Refusing to Share a Lollipop
To Sabbath School teachers: This story is for Sabbath, April 28. Click here for photos to share while telling the mission story.
Lucky long remembered the great grape lollipop argument.
Lucky really wanted some candy one day, even though he had been coughing. So, he asked his mother for some money and eagerly grabbed the U.S.$1 bill that she handed him. [People use U.S. currency on the Marshall Islands.]
Then the 13-year-old boy marched over to a store near his home on Ebeye Island, which is part of the Marshall Islands in the Pacific Ocean. [Find Ebeye—pronounced EE-by—on the map.]
Inside the store, Lucky looked around and chose his favorite candy, a grape-flavored lollipop, which cost 25 cents.
Walking back home, Lucky unwrapped the purple lollipop and stuck it in his watering mouth. As he happily sucked on the sweet candy, Evan stopped him.
“Hey, can I have some of your lollipop?” asked Evan, who was three years older.
The request was not unusual. In the Marshall Islands, friends share everything, and it is considered impolite to refuse a request for something. Even gum that has already been chewed is shared. It is common for someone to chew gum and then pass it on to someone else to chew.
Lucky, however, didn’t feel like sharing his lollipop. Remembering that he had been coughing, he said with a rude tone of voice, “I can’t share because you might get sick.”
Evan was shocked, and then he got mad. It was impolite not to share, and Lucky’s tone of voice made him even more upset.
“It’s not like you to say that in such a rude way!” Evan exclaimed. He muttered some bad words about Lucky and stalked off.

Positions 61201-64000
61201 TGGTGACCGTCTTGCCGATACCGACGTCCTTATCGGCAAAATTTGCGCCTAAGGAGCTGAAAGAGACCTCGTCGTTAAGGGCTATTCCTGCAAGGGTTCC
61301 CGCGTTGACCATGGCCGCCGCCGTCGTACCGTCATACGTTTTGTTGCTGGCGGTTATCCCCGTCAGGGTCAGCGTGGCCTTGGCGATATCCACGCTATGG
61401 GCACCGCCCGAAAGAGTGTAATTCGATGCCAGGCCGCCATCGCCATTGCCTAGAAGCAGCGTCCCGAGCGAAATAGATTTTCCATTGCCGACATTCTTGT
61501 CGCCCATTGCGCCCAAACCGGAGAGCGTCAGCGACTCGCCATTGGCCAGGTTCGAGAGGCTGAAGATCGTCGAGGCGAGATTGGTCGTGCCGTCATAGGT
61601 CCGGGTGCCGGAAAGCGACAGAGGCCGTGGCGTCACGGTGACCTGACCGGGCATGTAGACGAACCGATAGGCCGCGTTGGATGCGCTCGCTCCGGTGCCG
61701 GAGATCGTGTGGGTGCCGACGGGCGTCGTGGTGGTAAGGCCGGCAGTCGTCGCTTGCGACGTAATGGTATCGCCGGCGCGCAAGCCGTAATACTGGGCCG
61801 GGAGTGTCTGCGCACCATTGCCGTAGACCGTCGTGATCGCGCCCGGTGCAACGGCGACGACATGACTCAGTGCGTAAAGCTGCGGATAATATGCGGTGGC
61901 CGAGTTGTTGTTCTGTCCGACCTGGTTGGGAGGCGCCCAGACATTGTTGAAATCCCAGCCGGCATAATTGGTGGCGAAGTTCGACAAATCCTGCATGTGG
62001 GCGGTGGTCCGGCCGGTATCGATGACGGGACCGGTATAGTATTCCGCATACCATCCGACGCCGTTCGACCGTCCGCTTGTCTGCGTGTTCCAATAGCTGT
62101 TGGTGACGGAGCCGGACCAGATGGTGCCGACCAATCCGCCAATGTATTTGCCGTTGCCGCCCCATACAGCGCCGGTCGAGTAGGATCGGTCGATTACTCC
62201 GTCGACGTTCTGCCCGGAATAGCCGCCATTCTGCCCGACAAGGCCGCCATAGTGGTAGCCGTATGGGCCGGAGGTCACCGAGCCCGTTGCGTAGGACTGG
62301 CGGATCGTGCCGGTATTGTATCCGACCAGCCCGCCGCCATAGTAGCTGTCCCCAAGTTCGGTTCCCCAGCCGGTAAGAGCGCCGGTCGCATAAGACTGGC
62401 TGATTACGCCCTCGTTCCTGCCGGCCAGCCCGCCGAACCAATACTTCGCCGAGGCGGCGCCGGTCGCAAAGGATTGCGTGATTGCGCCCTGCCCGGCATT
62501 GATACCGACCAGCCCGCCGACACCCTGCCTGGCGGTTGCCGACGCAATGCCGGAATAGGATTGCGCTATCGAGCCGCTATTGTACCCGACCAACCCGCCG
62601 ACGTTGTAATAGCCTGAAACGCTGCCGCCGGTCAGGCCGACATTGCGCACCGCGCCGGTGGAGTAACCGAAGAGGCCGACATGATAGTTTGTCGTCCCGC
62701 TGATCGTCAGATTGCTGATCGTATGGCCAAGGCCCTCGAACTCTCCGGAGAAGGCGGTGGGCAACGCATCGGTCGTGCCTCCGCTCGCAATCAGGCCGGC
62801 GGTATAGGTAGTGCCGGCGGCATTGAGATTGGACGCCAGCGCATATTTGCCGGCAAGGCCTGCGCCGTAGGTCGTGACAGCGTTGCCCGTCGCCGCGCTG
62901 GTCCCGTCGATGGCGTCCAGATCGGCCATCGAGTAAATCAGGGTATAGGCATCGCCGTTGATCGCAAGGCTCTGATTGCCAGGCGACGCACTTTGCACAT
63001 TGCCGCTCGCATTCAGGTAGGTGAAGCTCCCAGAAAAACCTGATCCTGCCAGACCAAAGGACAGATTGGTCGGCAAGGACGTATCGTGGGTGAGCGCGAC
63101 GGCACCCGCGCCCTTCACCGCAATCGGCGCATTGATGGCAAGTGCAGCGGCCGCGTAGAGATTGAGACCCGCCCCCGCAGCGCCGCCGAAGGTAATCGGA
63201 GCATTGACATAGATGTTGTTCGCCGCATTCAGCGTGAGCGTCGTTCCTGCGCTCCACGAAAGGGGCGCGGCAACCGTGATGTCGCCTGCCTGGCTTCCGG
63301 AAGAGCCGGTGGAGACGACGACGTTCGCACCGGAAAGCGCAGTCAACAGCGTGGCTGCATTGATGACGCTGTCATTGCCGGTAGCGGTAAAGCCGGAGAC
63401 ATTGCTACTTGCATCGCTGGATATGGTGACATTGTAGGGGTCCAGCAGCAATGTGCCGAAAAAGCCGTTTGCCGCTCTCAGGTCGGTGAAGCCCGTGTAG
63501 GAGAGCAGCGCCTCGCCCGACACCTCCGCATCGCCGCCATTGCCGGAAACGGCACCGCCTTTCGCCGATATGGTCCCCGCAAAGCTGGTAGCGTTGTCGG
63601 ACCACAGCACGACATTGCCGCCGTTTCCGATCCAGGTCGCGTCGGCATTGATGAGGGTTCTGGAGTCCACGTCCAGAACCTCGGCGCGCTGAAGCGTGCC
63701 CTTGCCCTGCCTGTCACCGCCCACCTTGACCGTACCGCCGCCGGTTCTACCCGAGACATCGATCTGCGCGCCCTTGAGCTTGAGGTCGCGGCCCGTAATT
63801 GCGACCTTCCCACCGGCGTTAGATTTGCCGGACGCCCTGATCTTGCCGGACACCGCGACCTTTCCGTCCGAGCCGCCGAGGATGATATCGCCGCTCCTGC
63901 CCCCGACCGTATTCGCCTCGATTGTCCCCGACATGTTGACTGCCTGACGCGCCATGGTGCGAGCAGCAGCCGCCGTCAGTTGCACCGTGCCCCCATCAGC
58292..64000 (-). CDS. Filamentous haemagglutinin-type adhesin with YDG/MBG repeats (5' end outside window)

Now it was Lucky’s turn to be angry. He knew that he had spoken unkindly, but he thought, “It’s my lollipop. Anyway, I was being nice because I didn’t want Evan to catch my cough.”
A year passed. Then one day a special guest arrived at Lucky’s school, the Ebeye Seventh-day Adventist School. The guest, Walter John, a pastor from another island, led a week of prayer at the school. The pastor spoke about heaven, a home where Lucky could live with Jesus forever. At the end of the week, the pastor asked the schoolchildren who wanted to give their hearts to Jesus.
Lucky thought, “I don’t want to go in the ground or something like that. I want to live forever, and I especially want to live forever with Jesus and God and other people.”
Lucky asked to be baptized.
His teachers were overjoyed about his decision, but they told him that he had to get permission from his parents first because he was so young. Lucky felt nervous about asking his parents because neither belonged to the Adventist Church. But both his mother and his father said he could be baptized if he believed that it was the right thing to do.
Lucky was baptized with six other students in April 2017.
Coming out of the water, Lucky felt like a new person. “I felt fresh and new,” said Lucky, now a 15-year-old sophomore at the Adventist school. “And people tell me that I’m a different person. Before I was a bad kid, and I sometimes cussed. But now I don’t really do that anymore.”
Often when people make mistakes, God gives them a second chance to do better. Lucky realized that he had made a mistake by speaking rudely to his friend about the lollipop, and soon after his baptism he had a second chance to respond in a kinder manner.
Lucky was tearing off chunks from a loaf and eating when his best friend, Eoata [pronounced: YO-ta], asked if she could have some bread. Lucky’s hands were dirty, and he worried that Eoata might get sick. Then he remembered the lollipop, and he said in a kind tone of voice, “I’m sorry, but I think I didn’t wash my hands.”
Eoata wasn’t offended at all. She just smiled.
Lucky said he is happy that he was baptized, and he is looking forward to living forever with Jesus. “Jesus is my Savior, my Cornerstone,” he said.
Lucky is one of 240 students, mostly from non-Adventist homes, who are studying at Ebeye Seventh-day Adventist School. Part of this quarter’s Thirteenth Sabbath Offering will help the school made urgent repairs to its classrooms. Thank you for your mission offering.
Lucky Laik singing a favorite Christian song on a ukulele at the Ebeye Seventh-day Adventist School. (Andrew McChesney / Adventist Mission)
Read about his older sister, Flora, who also attends the school
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